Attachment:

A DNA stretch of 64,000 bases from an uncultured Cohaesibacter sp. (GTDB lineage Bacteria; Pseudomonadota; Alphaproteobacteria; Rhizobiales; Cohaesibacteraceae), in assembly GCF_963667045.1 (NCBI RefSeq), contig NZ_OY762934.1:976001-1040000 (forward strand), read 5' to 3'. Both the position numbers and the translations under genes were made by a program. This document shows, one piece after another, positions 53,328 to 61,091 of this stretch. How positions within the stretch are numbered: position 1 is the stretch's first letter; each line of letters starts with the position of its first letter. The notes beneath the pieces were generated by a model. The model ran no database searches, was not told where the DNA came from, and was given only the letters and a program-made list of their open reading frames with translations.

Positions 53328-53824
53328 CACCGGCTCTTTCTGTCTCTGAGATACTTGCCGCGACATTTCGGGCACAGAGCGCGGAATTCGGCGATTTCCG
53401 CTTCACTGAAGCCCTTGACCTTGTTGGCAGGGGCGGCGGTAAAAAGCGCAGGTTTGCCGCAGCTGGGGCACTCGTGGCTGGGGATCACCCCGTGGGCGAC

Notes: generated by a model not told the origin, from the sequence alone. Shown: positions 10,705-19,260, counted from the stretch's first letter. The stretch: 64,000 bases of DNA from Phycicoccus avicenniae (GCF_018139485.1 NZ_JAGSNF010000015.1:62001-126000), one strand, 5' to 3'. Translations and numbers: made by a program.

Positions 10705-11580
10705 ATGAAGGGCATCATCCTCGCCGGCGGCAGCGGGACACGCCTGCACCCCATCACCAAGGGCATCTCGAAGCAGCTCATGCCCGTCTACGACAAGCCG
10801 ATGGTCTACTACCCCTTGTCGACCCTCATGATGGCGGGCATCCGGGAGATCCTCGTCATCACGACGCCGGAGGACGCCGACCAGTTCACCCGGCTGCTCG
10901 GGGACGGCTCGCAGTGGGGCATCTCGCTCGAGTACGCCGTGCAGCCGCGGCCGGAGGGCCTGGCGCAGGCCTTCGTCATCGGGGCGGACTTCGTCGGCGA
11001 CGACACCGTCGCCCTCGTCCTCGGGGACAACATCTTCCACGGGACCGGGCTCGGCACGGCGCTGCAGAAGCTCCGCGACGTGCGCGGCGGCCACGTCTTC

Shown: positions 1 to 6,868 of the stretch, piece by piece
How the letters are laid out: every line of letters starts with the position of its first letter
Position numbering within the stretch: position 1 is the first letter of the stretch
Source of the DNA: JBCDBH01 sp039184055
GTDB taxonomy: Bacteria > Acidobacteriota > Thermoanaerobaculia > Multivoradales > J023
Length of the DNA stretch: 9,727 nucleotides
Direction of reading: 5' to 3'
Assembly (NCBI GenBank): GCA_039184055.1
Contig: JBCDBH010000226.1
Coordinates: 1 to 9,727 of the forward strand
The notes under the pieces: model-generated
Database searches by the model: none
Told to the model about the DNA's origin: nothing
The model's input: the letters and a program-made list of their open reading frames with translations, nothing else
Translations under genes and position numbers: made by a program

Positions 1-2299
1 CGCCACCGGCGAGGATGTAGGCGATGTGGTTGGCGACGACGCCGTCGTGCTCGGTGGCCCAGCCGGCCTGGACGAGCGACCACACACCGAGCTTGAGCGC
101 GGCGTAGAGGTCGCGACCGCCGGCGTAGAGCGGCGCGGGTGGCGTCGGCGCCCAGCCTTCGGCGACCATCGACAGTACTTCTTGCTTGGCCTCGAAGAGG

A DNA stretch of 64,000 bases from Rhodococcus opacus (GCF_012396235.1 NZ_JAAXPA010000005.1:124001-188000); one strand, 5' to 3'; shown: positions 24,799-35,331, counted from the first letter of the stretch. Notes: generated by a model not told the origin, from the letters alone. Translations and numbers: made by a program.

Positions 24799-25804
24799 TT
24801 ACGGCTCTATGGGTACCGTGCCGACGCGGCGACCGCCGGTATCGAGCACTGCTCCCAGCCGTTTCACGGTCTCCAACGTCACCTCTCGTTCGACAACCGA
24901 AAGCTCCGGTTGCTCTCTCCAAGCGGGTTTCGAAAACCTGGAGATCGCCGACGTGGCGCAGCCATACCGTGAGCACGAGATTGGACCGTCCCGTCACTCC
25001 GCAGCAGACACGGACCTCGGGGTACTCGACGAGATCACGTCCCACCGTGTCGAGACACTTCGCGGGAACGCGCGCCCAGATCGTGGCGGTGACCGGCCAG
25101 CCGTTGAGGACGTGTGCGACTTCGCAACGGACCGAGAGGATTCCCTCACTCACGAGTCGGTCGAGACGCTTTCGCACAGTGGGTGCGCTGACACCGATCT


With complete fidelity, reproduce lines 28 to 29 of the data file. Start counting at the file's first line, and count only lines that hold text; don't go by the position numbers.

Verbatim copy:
101 GGCGTAGAGGTCGCGACCGCCGGCGTAGAGCGGCGCGGGTGGCGTCGGCGCCCAGCCTTCGGCGACCATCGACAGTACTTCTTGCTTGGCCTCGAAGAGG

A DNA stretch of 64,000 bases from Rhodococcus opacus (GCF_012396235.1 NZ_JAAXPA010000005.1:124001-188000); one strand, 5' to 3'; shown: positions 24,799-35,331, counted from the first letter of the stretch. Notes: generated by a model not told the origin, from the letters alone. Translations and numbers: made by a program.